situation.

This means that the prototype is strictly a supporting document to our main
screen specifications that we build into an HTML or word deliverable. These
specs become the document of record.

We prefer HTML because we can link from the specs directly into the
prototype or other supporting material. However, the medium used for a
project is determined by the clients ability to maintain the documentation
after we are gone. So we are frequently forced to used Word since it is a
defacto standard tool in most IT organizations.

--Coryndon

8 Nov 2004 - 10:27pm
bill pawlak
2004

> My clients really like the "self-referential" prototype. I often
> attach such annotations to
>
> * mouseOver events <title> for text tags <alt> for images
> * (for buttons) a popup can display reference to a business rule;
> might describe IF/THEN conditions
>
> Another technique - especially useful in a presentation environment -
> is to "frame" the prototype screen with a sidebar
> that contains scrolling field for ongoing commentary.
> This allows you to develop context-sensitive "online help"
> collateral in parallel.

A recent Portal implementation project (with the usual mix of staff
users, mangaers, CE_ level-users all with differing roles and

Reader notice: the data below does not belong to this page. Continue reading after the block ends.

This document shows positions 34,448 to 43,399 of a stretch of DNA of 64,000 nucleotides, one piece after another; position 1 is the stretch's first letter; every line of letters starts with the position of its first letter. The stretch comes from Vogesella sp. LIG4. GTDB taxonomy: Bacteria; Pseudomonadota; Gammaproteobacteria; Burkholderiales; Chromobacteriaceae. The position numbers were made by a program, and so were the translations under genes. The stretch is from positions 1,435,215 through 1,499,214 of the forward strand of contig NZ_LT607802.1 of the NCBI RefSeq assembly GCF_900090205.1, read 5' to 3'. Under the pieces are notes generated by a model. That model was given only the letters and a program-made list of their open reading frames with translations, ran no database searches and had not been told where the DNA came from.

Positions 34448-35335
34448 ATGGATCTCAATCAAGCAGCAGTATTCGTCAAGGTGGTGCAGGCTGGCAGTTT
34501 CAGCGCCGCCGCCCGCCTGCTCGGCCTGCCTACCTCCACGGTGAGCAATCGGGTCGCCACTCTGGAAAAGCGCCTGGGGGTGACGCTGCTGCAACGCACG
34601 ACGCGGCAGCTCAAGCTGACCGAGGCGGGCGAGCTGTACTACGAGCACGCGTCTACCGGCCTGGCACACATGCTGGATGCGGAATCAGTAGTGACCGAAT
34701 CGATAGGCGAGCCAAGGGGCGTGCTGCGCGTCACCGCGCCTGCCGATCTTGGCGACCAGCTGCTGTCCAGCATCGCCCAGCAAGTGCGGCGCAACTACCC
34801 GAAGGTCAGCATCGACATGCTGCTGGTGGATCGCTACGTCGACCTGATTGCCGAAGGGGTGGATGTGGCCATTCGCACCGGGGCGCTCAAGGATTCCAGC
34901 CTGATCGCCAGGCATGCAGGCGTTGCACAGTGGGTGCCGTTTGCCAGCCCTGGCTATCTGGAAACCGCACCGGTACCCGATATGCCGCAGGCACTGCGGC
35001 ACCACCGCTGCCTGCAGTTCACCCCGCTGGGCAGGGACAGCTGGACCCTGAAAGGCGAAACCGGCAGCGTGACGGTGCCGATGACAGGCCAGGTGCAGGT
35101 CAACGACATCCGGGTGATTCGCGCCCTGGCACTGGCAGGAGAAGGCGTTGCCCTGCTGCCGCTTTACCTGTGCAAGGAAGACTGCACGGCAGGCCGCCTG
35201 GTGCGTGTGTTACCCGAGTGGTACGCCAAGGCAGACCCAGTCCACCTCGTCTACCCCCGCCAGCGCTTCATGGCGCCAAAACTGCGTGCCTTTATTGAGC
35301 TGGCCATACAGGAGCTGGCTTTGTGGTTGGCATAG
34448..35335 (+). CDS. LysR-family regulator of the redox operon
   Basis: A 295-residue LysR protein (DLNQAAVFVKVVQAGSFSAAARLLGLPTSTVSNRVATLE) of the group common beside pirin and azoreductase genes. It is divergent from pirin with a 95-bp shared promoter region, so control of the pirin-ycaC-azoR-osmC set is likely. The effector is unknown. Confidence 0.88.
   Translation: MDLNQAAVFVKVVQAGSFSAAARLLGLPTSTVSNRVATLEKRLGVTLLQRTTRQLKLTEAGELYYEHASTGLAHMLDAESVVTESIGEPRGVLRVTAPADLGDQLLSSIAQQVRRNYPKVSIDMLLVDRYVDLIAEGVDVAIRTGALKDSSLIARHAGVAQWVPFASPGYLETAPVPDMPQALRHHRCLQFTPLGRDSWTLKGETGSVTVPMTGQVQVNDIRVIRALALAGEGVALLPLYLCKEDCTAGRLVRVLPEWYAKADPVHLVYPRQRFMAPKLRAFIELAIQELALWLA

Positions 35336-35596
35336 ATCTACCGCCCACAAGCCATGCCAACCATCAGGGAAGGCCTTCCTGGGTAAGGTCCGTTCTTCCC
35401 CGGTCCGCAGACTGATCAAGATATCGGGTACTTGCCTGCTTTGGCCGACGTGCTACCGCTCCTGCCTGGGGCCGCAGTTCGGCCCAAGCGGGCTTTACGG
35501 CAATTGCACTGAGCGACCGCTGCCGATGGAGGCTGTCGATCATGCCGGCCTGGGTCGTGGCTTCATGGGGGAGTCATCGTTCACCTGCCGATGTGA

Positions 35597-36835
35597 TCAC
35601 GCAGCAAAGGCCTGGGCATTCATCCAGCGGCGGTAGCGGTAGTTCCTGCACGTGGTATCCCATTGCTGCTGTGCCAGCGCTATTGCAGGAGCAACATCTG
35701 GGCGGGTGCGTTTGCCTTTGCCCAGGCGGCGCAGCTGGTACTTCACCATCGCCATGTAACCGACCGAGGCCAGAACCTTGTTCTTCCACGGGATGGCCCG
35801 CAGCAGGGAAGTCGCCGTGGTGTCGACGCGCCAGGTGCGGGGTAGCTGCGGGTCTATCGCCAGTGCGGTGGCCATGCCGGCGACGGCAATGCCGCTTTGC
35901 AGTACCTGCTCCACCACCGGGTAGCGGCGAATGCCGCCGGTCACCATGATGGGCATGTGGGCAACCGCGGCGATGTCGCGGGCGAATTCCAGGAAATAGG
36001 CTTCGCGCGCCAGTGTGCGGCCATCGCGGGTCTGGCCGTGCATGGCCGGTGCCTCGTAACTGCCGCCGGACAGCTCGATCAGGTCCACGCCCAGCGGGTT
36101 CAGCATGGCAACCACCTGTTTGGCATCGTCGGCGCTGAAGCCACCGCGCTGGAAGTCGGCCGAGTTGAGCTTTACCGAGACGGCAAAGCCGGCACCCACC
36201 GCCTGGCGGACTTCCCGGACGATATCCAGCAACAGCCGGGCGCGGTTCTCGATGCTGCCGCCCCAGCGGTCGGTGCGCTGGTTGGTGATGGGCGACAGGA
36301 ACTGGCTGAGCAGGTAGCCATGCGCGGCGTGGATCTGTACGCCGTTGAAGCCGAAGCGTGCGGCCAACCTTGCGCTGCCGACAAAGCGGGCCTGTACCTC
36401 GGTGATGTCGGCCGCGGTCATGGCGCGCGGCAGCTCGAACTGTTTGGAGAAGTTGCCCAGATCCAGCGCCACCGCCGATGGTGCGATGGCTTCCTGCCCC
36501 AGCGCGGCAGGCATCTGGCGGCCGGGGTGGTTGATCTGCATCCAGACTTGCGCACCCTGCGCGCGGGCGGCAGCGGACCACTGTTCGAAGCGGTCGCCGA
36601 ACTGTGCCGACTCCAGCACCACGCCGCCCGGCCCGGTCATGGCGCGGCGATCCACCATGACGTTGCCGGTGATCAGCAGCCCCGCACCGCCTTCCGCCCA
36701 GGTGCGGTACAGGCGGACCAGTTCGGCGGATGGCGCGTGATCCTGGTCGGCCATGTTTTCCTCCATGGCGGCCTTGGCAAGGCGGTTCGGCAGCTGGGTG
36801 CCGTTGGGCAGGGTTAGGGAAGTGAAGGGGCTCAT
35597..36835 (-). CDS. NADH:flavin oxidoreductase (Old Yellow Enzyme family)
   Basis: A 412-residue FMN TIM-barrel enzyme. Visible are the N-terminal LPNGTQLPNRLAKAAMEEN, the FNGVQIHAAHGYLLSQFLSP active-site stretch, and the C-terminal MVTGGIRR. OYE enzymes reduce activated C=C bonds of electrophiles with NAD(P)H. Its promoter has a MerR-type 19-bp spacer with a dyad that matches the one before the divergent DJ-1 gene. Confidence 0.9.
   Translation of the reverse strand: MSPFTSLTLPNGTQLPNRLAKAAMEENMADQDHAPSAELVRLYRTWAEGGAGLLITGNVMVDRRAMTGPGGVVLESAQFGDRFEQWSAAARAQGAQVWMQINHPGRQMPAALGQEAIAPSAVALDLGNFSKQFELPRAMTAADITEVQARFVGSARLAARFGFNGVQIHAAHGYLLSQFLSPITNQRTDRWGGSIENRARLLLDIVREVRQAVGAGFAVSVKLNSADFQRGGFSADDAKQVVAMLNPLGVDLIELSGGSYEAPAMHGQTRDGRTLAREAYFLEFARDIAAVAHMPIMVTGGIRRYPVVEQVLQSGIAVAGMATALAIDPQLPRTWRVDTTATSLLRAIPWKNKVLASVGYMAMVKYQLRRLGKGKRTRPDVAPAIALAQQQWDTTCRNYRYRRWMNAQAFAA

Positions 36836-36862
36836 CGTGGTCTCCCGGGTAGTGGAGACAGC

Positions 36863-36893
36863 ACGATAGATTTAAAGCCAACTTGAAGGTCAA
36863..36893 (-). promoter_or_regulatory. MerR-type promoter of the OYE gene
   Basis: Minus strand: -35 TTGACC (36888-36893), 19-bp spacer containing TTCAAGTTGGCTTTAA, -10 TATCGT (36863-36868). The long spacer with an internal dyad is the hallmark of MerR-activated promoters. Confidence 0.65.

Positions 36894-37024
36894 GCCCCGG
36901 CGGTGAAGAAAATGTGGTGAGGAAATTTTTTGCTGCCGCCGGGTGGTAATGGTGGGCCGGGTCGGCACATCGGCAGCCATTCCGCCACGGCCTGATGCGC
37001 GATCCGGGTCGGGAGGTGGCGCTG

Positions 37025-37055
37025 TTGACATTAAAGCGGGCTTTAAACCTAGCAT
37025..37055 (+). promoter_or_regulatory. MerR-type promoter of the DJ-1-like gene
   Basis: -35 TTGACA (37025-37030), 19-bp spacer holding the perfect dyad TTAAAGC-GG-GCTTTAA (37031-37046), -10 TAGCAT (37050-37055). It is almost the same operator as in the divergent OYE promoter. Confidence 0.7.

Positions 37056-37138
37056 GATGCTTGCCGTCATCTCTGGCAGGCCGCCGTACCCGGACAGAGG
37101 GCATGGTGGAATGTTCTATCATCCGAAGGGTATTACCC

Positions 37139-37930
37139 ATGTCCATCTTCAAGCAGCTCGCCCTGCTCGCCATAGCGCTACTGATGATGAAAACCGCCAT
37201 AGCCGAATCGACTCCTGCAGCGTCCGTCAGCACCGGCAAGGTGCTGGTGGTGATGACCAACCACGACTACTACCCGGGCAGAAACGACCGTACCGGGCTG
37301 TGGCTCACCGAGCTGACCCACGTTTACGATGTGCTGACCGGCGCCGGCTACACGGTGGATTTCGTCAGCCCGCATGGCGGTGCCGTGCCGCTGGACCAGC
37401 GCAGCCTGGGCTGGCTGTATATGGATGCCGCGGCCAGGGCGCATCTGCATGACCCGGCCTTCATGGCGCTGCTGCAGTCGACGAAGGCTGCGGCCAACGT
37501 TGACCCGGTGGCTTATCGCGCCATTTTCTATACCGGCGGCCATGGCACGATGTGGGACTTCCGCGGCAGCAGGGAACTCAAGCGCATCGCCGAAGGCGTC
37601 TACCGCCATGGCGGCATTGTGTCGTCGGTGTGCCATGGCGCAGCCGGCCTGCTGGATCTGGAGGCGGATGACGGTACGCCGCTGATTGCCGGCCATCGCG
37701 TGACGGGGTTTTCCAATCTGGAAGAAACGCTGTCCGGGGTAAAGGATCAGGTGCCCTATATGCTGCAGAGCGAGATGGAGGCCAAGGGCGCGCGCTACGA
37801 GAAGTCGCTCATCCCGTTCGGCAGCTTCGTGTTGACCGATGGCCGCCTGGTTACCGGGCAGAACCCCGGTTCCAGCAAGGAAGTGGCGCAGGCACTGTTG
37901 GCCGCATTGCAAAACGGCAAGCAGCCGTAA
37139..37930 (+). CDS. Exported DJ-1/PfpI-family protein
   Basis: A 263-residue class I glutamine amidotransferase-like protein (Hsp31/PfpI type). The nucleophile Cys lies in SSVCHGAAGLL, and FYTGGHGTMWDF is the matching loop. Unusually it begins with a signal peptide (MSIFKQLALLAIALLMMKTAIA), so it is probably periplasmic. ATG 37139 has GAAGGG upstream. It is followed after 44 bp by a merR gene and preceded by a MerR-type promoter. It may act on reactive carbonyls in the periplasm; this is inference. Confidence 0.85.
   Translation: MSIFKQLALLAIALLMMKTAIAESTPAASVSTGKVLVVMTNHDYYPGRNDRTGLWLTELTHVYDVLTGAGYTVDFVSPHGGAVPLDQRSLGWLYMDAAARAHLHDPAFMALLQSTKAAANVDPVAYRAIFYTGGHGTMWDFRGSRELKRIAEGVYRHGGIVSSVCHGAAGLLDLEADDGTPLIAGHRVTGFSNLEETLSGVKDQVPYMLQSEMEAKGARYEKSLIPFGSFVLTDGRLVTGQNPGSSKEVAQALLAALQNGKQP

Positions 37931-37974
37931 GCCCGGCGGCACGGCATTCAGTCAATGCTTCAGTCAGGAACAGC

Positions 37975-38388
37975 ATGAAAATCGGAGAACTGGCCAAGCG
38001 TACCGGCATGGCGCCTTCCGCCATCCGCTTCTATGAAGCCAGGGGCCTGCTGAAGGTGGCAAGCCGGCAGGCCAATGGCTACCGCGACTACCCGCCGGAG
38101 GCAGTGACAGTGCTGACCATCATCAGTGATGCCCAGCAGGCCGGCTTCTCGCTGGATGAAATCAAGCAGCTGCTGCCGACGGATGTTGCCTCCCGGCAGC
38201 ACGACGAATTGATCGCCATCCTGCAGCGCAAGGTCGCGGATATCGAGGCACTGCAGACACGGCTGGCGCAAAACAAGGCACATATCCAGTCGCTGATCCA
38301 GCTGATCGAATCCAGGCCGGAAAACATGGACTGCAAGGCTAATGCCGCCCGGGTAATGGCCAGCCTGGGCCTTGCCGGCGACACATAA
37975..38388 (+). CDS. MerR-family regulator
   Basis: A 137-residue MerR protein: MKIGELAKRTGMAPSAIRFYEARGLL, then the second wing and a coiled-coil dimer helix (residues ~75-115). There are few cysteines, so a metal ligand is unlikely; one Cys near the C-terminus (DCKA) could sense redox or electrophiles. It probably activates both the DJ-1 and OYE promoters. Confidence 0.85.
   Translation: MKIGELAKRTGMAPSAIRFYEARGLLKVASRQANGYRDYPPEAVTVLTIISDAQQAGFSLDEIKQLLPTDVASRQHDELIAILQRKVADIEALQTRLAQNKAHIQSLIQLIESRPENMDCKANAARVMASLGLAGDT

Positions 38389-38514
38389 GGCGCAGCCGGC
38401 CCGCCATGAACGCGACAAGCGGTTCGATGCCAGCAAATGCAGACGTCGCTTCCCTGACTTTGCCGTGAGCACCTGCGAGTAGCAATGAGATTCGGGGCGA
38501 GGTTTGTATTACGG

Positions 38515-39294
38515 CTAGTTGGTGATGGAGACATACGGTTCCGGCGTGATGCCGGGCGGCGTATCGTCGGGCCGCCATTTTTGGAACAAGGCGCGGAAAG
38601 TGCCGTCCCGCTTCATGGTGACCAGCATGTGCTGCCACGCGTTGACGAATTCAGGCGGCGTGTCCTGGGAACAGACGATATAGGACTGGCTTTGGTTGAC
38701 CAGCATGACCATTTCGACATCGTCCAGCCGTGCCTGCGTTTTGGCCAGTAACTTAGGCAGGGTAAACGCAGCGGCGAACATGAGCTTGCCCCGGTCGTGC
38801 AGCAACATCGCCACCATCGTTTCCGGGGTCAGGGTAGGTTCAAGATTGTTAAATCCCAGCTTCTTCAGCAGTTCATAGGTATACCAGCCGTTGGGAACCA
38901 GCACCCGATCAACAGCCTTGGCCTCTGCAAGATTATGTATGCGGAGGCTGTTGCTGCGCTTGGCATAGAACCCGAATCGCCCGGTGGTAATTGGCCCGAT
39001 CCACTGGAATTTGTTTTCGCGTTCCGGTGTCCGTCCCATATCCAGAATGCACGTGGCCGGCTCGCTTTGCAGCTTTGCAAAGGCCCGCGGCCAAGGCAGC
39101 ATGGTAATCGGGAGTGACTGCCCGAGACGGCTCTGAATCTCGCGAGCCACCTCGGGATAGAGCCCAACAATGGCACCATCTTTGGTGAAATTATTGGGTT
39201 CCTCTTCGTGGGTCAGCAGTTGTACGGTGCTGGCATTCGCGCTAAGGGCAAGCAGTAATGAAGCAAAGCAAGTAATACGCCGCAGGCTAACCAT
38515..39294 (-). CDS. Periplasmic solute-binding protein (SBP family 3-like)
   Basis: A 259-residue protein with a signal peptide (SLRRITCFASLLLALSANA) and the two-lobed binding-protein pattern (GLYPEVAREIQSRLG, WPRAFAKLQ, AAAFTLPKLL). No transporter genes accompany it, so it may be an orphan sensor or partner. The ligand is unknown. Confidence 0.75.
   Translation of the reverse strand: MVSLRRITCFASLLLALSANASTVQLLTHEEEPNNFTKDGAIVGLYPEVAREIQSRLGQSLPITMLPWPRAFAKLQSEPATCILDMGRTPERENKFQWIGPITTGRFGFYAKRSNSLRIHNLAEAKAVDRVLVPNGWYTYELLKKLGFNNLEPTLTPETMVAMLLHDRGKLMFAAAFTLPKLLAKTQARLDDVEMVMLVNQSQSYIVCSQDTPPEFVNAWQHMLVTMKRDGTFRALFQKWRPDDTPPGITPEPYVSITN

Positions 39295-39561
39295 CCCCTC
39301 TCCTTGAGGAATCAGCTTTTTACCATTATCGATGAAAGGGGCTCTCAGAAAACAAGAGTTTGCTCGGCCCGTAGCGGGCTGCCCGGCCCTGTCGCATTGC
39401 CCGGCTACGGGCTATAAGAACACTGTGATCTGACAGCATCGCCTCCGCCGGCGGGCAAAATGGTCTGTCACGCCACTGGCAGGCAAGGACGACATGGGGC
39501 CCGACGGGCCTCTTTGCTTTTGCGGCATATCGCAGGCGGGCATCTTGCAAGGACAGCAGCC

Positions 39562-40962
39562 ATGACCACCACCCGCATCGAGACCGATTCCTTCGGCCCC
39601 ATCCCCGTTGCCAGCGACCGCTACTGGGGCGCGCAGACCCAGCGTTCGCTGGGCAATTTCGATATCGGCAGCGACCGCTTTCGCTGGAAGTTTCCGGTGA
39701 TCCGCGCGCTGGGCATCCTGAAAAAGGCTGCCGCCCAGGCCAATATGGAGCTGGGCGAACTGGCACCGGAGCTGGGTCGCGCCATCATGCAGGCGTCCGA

permissions on what can/can't be seen at any one time presented the
same challenges.

In the beginning, I started out using both of these techniques to much
sucess. I also, on occasion, included hidden mouse-over div tags to
provide more explanation, as needed. But as things got going, they had
more requests to see what extra elements would be available when
someone had admin roles associated with their login.

Initial suggestions were that we should just basically create 2
different versions of the prototype. But that seemed like such a
waste, since many of the elements (portets) remained the same between
the two. So, I just converted most of it to .asp and based on the test
user's login, would include/not include various portlets as
appropriate.

You could do the same with hiding/showing individual <div> tags. The
benefits of .asp (or .jsp or whatever) are that you could potentially
show/hide something like an "edit" button on a portlet, based on the
login. It might seem like overkill from a prototyping perspective, but
the client firmly "got it," was quite pleased, and allowed us to
continue the project (3 goals that I think prototypes are helpful in
achieving)

bill

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8 Nov 2004 - 10:30pm
bill pawlak
2004

Oops. I meant "Managers," not "mangaers" - although I see no reason
why certain users couldn't be proficient in the art of drawing
Japanese-style comics!

bill

--- bill pawlak <billpawlak at yahoo.com> wrote:

>
> A recent Portal implementation project (with the usual mix of staff
> users, mangaers, CE_ level-users all with differing roles and
> permissions on what can/can't be seen at any one time presented the
> same challenges.
>

__________________________________
Do you Yahoo!?
Check out the new Yahoo! Front Page.
www.yahoo.com